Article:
By John Fraley
When I think of gray jays, also known as camp robbers, I think of wilderness. While hiking mountain forests and ridges in summer, I see these quirky, medium-sized birds all the way up to the tree line. In winter, they often keep me company while hunting or cross-country skiing in the backcountry.
Though gray jays embody wilderness, they can be surprisingly tame. Montana mountain hikers, campers, and other travelers are familiar with the bird’s habit of boldly panhandling for food, going so far as to fly into camp and grab items off plates. Feeding any wild animal is not a good idea, but with gray jays it can be almost impossible to keep these “robbers” away from your lunch.
The gray jay is a member of the family Corvidae, which includes jays, crows, ravens, and magpies. Handsome with fluffy plumage, the gray jay looks like an overgrown chickadee. It averages about 10 to 12 inches long and has a wingspan of 18 inches. The bill is short and black, while the back and head are gray. The white underside extends across the throat and down the breast to the tail area (though in western Montana, the jay’s underside is often light gray, not white).
Other identifiable characteristics are its short, gray wings, black eyes and legs, and gray tail feathers tipped with white.
More about food
This bird is truly omnivorous, eating everything from live beetles to dead deer. Gray jays consume berries and a variety of insects, notably grasshoppers, caterpillars, bees, and wasps. During winter, they eat lichens, as well as carrion and even the occasional small, live rodent.
Montana Fish, Wildlife & Parks biologist Dwight Bergeron, a bird expert, has observed family groups of 30 or more gray jays hunting along forest edges like a roving pack of miniature, airborne wolves. During spring and early summer, says Bergeron, gray jays sometimes snatch young birds right from the nest.
Like many animals that live in Montana year-round, the gray jay caches food for winter consumption. But unlike any other species, the gray jay hides clumps of berries and other edibles by sticking them to the undersides of tree branches or in holes in dead trees. It does this using a sticky mucous secreted from the side of its beak. Scientists believe this trait enables the gray jay (whose genus name Perisoreus means “hoarder”) to survive in the high country during winter.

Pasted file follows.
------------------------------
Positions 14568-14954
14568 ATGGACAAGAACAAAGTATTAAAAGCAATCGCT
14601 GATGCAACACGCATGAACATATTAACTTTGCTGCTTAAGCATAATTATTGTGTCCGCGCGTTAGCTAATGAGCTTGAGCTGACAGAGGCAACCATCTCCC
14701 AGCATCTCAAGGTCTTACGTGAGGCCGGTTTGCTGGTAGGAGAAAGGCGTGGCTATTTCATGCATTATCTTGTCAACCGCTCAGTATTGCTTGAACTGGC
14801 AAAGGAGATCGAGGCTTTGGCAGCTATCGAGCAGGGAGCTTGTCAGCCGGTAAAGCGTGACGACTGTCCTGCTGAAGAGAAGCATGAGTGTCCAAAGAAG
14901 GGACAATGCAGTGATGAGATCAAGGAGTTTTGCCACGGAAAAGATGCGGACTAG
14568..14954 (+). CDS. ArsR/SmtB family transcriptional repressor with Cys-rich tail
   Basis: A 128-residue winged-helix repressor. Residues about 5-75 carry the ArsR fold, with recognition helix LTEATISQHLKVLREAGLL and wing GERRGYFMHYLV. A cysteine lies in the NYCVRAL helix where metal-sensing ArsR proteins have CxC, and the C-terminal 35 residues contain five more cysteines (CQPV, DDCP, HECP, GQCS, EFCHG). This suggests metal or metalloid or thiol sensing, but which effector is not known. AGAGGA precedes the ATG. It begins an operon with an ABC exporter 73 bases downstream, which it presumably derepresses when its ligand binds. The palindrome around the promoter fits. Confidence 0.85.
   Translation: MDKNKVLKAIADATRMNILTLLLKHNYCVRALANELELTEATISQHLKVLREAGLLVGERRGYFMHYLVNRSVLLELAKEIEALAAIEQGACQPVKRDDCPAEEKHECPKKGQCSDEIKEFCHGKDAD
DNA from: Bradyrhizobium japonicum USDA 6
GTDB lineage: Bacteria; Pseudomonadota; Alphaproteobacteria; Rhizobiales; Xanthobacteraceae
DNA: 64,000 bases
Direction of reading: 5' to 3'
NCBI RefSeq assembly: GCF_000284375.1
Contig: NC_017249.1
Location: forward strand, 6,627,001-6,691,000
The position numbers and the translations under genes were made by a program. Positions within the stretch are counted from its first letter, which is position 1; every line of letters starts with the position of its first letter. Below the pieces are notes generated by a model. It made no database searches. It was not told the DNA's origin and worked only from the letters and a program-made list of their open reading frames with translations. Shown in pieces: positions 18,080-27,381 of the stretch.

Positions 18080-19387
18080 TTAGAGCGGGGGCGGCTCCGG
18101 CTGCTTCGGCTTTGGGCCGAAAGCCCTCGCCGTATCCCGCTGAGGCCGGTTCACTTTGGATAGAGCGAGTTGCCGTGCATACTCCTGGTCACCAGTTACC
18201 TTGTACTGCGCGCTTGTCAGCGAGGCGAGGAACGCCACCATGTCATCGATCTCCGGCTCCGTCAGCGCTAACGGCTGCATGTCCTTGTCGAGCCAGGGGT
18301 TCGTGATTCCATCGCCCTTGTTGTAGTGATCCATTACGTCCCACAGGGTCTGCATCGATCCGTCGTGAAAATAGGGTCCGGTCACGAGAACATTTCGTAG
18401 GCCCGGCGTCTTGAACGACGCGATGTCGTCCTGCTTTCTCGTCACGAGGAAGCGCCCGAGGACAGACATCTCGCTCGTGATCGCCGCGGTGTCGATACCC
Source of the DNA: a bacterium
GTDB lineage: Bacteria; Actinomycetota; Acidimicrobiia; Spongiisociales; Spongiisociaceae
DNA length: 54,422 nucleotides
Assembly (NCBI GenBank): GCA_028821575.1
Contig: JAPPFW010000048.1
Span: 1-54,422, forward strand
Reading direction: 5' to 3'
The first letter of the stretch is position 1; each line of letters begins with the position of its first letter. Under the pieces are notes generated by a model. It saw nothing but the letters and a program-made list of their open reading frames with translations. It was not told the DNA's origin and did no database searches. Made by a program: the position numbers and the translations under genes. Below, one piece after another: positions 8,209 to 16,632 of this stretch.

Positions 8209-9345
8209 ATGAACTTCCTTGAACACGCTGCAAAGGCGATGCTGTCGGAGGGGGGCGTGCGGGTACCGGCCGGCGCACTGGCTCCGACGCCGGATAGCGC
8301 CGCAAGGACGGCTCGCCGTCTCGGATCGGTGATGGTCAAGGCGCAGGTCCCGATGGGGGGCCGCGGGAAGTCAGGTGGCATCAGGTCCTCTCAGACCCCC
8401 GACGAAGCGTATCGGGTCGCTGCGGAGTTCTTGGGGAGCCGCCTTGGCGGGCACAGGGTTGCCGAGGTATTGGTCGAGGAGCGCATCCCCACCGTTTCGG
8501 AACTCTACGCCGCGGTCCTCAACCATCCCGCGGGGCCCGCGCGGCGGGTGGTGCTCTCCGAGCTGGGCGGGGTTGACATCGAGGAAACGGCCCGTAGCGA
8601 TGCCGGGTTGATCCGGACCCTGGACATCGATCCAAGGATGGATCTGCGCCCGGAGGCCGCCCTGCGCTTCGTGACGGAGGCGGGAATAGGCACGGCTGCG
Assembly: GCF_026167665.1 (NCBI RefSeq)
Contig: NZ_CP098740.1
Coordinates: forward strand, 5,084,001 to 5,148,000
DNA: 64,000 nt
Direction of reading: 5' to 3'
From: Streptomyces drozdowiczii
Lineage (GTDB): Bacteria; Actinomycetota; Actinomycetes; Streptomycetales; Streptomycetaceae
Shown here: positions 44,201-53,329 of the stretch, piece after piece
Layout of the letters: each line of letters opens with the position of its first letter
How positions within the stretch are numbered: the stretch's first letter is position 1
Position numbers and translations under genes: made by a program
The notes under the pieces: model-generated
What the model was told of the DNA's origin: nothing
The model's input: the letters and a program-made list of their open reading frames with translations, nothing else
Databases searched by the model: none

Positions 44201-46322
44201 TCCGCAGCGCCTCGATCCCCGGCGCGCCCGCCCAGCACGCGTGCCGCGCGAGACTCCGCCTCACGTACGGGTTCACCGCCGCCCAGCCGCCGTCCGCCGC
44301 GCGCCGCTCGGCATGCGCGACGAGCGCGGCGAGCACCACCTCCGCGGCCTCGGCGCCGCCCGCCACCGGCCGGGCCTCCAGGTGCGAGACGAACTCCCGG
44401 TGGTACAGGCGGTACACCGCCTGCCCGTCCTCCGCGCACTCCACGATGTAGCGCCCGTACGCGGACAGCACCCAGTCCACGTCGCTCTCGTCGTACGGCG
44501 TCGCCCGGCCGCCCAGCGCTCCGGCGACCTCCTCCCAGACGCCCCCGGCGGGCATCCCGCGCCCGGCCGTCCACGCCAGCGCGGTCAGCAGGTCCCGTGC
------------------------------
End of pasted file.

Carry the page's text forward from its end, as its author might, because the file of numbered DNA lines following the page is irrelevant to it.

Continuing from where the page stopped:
The most commonly heard of the gray jay’s mostly mellow sounds include the clucking ca, ca, ca, and a soft whistle. When alarmed, the jay emits a screeching jaaaay call.
Gray jays breed in coniferous forests. After choosing a nest site in a tree up to 30 feet high, the male starts building the nest using twigs, grass, bark, and moss. The female then joins him to complete the nest, which she lines with feathers and other soft materials. Gray jays will breed from March through May. The female lays three to four eggs and incubates them for two to three weeks. The young, which are fed by both the male and the female, can fly after roughly four weeks.
Gray jays live almost exclusively in remote coniferous forests and venture into high country containing scattered snags or conifers. Though they act tame around humans, gray jays stay away from towns, ranches, and other settlements. Like magpies, chickadees, and a few other hardy bird species, they do not migrate.
Gray jays are common throughout their range, which extends along the Rocky Mountains from Alaska south to northern New Mexico, Arizona, and California. A breeding bird survey conducted across the West from the mid-1980s to the mid-1990s showed the birds were increasing in number, but no one is sure why.
In Montana, gray jays are common in forested mountains. Bergeron says recent breeding bird surveys show that their populations have been stable to slightly increasing over the last ten years.
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